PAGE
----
I shall be writing in greater detail about what emerges during this event in my column next Tuesday. But it is already apparent after one half day that the management world is eager to use this anniversary, and the ongoing global economic crisis, as an opportunity: not only to reacquaint itself with Drucker’s writings, but to stake out new ground and reinvigorate thinking on the art of management itself.

What is the big goal for management as we approach 2010? Put simply, it is “to reinvent the social compact of business,” as CK Prahalad declared earlier today. Not what you might call a trivial ambition. And the full conference hasn’t even started yet.



About the authors

Stefan Stern writes a column on Tuesdays on management. He is winner of the 2010 Towers Watson award for excellence in HR journalism, and has previously won awards from the Work Foundation and the Management Consultancies Association.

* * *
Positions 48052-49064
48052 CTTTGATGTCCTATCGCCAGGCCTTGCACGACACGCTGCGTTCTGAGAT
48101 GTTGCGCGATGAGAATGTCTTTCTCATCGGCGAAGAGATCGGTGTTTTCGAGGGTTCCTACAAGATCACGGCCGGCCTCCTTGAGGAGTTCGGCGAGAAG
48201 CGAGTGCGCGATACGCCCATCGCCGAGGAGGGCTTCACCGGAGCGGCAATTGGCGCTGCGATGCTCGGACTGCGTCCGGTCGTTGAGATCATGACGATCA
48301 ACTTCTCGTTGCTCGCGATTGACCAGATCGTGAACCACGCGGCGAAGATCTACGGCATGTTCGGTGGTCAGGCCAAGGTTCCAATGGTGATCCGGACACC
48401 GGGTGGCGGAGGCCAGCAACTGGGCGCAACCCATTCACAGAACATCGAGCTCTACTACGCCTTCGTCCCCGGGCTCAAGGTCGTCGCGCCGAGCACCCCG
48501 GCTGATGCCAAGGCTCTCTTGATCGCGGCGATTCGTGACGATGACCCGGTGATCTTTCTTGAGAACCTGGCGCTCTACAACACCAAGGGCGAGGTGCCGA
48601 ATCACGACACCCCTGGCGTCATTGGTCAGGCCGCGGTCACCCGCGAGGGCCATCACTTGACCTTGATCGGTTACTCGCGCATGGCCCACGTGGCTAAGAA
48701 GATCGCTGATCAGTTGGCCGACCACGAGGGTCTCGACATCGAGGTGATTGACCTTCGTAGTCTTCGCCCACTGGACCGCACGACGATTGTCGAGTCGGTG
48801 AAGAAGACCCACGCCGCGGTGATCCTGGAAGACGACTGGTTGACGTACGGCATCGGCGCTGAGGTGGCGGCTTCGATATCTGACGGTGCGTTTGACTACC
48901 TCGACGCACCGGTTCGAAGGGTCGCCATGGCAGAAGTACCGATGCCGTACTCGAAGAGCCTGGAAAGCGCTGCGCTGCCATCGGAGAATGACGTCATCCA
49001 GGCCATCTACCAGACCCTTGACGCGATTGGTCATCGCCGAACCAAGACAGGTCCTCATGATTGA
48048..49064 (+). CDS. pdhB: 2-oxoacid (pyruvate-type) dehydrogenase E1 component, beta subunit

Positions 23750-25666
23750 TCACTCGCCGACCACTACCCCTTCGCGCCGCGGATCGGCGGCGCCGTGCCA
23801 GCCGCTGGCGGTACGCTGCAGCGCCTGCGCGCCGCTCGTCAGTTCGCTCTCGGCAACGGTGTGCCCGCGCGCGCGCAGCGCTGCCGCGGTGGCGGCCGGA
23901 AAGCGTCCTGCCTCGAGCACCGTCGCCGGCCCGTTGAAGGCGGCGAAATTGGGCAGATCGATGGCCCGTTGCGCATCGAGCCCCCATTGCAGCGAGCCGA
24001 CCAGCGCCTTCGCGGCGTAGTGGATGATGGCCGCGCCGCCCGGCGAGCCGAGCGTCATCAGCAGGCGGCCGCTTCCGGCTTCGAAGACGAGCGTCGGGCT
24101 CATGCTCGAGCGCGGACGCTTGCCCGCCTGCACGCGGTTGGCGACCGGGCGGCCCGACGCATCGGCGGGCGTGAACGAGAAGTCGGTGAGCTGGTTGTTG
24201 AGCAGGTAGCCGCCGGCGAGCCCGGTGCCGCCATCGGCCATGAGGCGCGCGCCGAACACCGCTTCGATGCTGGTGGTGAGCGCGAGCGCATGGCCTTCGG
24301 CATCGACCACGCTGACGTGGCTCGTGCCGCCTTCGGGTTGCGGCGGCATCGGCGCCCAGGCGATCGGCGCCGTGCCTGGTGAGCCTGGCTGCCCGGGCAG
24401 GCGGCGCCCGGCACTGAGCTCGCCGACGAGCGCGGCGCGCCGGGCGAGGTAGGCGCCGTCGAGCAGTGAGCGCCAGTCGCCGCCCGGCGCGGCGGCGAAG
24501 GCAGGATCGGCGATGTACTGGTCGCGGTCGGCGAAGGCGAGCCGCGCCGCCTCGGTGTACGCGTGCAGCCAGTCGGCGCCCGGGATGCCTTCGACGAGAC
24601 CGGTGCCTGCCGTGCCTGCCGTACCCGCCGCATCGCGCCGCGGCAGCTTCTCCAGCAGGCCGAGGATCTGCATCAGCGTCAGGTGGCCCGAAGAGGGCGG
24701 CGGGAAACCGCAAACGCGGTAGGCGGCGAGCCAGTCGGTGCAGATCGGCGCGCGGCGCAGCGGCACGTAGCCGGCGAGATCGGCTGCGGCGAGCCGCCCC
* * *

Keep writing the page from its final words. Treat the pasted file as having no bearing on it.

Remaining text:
Ravi Mattu is the editor of Business Life, the FT's management features section, and a former editor of the Mastering Management series. He joined the FT in 2000 from Prospect magazine

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Elsewhere on FT.com: Lucy Kellaway

Lucy Kellaway writes a column on Mondays on work , poking fun at management fads and jargon and celebrating the ups and downs of office life. She is also the FT's Agony Aunt.

Elsewhere on FT.com: Luke Johnson

Luke Johnson writes an FT column on Wednesdays on entrepreneurship. He runs Risk Capital Partners, a private equity firm, and is chairman of the Royal Society of Arts.

Elsewhere on FT.com: Dear Lucy

Lucy Kellaway, FT columnist and associate editor, offers her solution to your workplace problems in a column in the Financial Times. In the online edition of her Dear Lucy 'agony aunt' column, readers are invited to have a say too.